Feeds:
Posts
Comments

Posts Tagged ‘Black Lives Matter’

Unless you have been hibernating during the Winter of Trump or hiding in a cave in the event of a Trump-induced nuclear holocaust, then you are probably aware that Colin Kaepernick is on his way to being the first player banned from the National Football League for his political views. The only thing worse than the racist right wing hegemony exhibited by the NFL owners is the indolent lap dog acceptance of this travesty by far too many black Americans.
The facts are that since he assumed his status as a free agent after the 2016-2017, not one of the 32 NFL teams has even offered him a tryout, even though most football experts would agree that he is a better quarterback than all 32 of the current backup quarterbacks in the league, and more than a few would argue that he is as good as, if not better, than more than a few of the starting quarterbacks in the league.
The facts are that numerous voices in the NFL Mothership have voiced “concerns” over Mr. Kaepernick’s support for the Black Lives Matter movement by kneeling during the playing of the national anthem before games. Further, his expressions of concern, outrage and frustration at the macabre American conveyor belt that transports the corpses of black victims of police brutality across the national landscape have been considered inappropriate for the sport.
The facts are that the NFL has welcomed players who have killed people, raped women, beaten women, ingested all manner of recreational and performance enhancing drugs and paid them enormous sums of money. The facts are that NFL players have expressed their support for Donald Trump despite his history of racism, misogyny, sexual assault and xenophobia without consequence.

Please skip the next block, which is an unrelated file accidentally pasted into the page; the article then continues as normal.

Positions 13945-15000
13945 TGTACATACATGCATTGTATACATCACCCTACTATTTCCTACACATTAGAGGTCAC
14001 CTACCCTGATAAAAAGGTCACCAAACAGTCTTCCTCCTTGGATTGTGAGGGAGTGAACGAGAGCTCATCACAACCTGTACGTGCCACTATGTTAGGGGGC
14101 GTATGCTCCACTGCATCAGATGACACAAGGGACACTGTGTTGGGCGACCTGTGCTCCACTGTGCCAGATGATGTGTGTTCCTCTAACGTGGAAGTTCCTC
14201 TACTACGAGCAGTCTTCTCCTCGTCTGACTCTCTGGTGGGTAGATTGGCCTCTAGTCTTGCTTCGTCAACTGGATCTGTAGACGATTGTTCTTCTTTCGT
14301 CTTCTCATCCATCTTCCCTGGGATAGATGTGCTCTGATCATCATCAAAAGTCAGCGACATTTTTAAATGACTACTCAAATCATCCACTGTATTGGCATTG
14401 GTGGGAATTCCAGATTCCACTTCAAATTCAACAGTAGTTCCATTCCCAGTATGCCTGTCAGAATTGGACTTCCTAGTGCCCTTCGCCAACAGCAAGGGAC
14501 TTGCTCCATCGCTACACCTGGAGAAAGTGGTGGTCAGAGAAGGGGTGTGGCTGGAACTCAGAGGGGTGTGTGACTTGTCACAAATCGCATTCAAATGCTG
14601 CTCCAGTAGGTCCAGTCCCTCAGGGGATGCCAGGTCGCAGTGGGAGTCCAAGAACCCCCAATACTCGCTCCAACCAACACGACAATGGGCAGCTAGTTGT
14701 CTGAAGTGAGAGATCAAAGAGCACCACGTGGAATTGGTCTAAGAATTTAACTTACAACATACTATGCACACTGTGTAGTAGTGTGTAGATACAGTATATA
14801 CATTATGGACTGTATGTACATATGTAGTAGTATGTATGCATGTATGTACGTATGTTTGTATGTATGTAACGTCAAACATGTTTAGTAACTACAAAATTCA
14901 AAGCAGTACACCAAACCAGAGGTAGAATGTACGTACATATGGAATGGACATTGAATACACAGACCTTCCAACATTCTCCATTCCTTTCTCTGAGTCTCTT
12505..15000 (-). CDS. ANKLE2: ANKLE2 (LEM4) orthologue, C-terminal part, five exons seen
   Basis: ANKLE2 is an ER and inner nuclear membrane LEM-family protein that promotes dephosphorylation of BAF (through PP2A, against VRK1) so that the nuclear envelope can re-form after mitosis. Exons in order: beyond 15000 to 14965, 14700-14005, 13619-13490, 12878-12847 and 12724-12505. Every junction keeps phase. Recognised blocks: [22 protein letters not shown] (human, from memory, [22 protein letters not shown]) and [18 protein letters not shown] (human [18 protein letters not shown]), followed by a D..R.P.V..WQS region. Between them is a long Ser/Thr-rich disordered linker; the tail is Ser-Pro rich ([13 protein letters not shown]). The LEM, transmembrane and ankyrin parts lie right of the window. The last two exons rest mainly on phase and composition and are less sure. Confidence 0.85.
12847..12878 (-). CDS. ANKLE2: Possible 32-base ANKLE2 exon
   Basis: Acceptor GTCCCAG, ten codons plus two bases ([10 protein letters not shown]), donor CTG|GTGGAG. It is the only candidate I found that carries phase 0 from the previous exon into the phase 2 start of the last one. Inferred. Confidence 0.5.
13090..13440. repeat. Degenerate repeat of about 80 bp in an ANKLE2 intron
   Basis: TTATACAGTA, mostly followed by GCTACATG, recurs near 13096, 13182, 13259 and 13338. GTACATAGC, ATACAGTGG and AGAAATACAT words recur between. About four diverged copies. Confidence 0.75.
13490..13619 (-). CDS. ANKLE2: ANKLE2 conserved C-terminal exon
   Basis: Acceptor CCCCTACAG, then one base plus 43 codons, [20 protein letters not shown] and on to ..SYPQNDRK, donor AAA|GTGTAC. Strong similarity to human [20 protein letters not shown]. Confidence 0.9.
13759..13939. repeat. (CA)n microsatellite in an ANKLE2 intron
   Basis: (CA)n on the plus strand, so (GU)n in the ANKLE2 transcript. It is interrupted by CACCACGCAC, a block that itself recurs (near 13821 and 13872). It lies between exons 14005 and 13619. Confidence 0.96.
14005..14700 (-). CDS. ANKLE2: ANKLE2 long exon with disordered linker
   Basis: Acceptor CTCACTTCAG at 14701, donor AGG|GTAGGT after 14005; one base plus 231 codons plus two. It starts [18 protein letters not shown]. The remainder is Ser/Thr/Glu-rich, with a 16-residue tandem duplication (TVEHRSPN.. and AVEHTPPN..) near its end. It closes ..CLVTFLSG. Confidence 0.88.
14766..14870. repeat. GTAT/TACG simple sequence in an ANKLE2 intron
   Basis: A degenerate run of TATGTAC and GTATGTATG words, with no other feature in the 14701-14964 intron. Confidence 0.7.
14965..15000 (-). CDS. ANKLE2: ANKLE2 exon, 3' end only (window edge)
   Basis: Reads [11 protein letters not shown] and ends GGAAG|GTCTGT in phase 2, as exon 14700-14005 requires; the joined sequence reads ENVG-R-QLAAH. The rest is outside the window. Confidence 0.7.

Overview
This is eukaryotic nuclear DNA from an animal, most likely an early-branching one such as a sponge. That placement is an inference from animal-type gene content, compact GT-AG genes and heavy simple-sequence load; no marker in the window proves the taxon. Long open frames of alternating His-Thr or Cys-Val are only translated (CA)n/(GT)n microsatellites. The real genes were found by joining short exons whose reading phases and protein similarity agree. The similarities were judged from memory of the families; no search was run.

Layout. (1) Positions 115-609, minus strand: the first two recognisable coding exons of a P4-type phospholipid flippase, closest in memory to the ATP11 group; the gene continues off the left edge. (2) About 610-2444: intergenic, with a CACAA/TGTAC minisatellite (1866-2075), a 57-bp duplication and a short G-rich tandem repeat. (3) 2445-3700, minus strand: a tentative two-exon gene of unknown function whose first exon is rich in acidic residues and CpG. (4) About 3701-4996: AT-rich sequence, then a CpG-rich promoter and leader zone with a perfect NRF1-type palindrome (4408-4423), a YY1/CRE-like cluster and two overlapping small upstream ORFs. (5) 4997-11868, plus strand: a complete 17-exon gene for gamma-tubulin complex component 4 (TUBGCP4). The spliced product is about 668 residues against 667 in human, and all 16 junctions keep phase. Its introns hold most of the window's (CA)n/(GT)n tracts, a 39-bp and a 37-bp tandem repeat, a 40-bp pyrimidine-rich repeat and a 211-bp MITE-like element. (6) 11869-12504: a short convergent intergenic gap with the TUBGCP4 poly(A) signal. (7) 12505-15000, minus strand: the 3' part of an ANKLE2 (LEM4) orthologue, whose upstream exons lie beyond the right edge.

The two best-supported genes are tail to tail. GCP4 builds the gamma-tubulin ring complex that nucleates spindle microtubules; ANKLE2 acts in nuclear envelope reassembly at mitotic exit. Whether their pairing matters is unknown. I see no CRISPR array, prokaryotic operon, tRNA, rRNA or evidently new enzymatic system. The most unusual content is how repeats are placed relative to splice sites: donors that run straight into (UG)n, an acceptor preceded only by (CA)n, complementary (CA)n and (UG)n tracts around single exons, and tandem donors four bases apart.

The fact is that Colin Kaepernick is being denied re-entry into the NFL because his political beliefs and his public support of the Black Lives Matter movement. And it is also a fact that even though 75% of the players in the NFL are black, very few players have raised a voice of concern, much less protest – Richard Sherman and Martellus Bennett are a few come to mind, but whatever happened to Odell Beckham, Jr. or Russell Wilson or Cam Newton or any number of NFL superstars who are virtually immune from sanction because of their star power?
And what happened to DeMaurice Smith and Eric Winston, the Executive Director and President of the NFL Players Association respectively? Have they been muted by the enormous sums of money that are earned by their membership or have they been neutered by the fear of the awesome power wielded by NFL owners?
And while we are at it, where is the grassroots support for Colin Kaepernick? The black fan base in the NFL is huge and has the capacity to be vocal, but except for a recent protest by Spike Lee, the sound of black silence has rolled across this country like thunder that is simply too quiet.
The reason why the Kaepernick Affair is so important is that the NFL is such an important part of American culture. The fact is that the NFL has suckled at the breast of the American taxpayer (many of whom are black) to the tune of billions of dollars in order to build their football temple stadiums and the NFL has received many more billions of dollars of revenue from American consumers (many of whom are black).